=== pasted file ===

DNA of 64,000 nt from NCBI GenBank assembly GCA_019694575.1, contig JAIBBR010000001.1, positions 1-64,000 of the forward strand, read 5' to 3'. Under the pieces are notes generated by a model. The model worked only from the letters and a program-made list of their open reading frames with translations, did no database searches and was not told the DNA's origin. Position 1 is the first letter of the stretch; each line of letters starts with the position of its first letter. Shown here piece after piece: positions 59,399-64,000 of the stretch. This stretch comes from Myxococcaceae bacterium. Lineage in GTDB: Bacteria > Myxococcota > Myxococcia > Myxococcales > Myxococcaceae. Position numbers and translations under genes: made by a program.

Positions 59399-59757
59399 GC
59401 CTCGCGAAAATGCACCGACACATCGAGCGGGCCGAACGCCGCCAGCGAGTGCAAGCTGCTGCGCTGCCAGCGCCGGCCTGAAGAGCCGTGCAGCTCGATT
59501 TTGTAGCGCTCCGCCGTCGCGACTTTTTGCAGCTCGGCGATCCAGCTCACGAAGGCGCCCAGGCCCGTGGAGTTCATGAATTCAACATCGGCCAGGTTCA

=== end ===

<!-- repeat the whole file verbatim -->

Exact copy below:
DNA of 64,000 nt from NCBI GenBank assembly GCA_019694575.1, contig JAIBBR010000001.1, positions 1-64,000 of the forward strand, read 5' to 3'. Under the pieces are notes generated by a model. The model worked only from the letters and a program-made list of their open reading frames with translations, did no database searches and was not told the DNA's origin. Position 1 is the first letter of the stretch; each line of letters starts with the position of its first letter. Shown here piece after piece: positions 59,399-64,000 of the stretch. This stretch comes from Myxococcaceae bacterium. Lineage in GTDB: Bacteria > Myxococcota > Myxococcia > Myxococcales > Myxococcaceae. Position numbers and translations under genes: made by a program.

Positions 59399-59757
59399 GC
59401 CTCGCGAAAATGCACCGACACATCGAGCGGGCCGAACGCCGCCAGCGAGTGCAAGCTGCTGCGCTGCCAGCGCCGGCCTGAAGAGCCGTGCAGCTCGATT
59501 TTGTAGCGCTCCGCCGTCGCGACTTTTTGCAGCTCGGCGATCCAGCTCACGAAGGCGCCCAGGCCCGTGGAGTTCATGAATTCAACATCGGCCAGGTTCA